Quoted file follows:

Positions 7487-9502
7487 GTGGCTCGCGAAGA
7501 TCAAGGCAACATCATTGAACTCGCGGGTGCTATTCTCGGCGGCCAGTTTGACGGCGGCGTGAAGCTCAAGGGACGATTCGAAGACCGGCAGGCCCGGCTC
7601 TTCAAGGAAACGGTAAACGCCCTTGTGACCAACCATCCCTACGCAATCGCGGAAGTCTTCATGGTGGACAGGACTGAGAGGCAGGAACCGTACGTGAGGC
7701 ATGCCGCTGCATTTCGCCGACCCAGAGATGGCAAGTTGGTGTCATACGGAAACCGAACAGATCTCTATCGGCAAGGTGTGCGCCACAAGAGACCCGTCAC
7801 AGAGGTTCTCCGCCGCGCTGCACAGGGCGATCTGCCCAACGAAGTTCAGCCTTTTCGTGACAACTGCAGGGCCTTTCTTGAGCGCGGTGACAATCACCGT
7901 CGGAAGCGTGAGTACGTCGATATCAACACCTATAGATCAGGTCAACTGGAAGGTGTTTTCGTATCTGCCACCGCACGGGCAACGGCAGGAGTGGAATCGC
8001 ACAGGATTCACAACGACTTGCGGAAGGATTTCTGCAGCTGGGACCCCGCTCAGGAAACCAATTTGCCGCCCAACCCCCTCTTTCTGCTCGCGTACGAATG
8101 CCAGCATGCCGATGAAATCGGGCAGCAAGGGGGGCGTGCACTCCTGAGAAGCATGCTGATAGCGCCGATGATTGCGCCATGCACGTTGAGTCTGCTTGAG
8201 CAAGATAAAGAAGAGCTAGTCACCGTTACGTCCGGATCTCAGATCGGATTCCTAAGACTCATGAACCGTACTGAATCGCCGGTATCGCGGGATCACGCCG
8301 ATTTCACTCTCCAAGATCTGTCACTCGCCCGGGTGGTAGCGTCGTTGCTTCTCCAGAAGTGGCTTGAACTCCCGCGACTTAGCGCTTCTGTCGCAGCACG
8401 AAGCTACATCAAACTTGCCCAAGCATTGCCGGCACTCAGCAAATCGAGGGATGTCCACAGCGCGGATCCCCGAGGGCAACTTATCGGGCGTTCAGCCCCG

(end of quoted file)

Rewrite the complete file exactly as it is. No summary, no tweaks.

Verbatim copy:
Positions 7487-9502
7487 GTGGCTCGCGAAGA
7501 TCAAGGCAACATCATTGAACTCGCGGGTGCTATTCTCGGCGGCCAGTTTGACGGCGGCGTGAAGCTCAAGGGACGATTCGAAGACCGGCAGGCCCGGCTC
7601 TTCAAGGAAACGGTAAACGCCCTTGTGACCAACCATCCCTACGCAATCGCGGAAGTCTTCATGGTGGACAGGACTGAGAGGCAGGAACCGTACGTGAGGC
7701 ATGCCGCTGCATTTCGCCGACCCAGAGATGGCAAGTTGGTGTCATACGGAAACCGAACAGATCTCTATCGGCAAGGTGTGCGCCACAAGAGACCCGTCAC
7801 AGAGGTTCTCCGCCGCGCTGCACAGGGCGATCTGCCCAACGAAGTTCAGCCTTTTCGTGACAACTGCAGGGCCTTTCTTGAGCGCGGTGACAATCACCGT
7901 CGGAAGCGTGAGTACGTCGATATCAACACCTATAGATCAGGTCAACTGGAAGGTGTTTTCGTATCTGCCACCGCACGGGCAACGGCAGGAGTGGAATCGC
8001 ACAGGATTCACAACGACTTGCGGAAGGATTTCTGCAGCTGGGACCCCGCTCAGGAAACCAATTTGCCGCCCAACCCCCTCTTTCTGCTCGCGTACGAATG
8101 CCAGCATGCCGATGAAATCGGGCAGCAAGGGGGGCGTGCACTCCTGAGAAGCATGCTGATAGCGCCGATGATTGCGCCATGCACGTTGAGTCTGCTTGAG
8201 CAAGATAAAGAAGAGCTAGTCACCGTTACGTCCGGATCTCAGATCGGATTCCTAAGACTCATGAACCGTACTGAATCGCCGGTATCGCGGGATCACGCCG
8301 ATTTCACTCTCCAAGATCTGTCACTCGCCCGGGTGGTAGCGTCGTTGCTTCTCCAGAAGTGGCTTGAACTCCCGCGACTTAGCGCTTCTGTCGCAGCACG
8401 AAGCTACATCAAACTTGCCCAAGCATTGCCGGCACTCAGCAAATCGAGGGATGTCCACAGCGCGGATCCCCGAGGGCAACTTATCGGGCGTTCAGCCCCG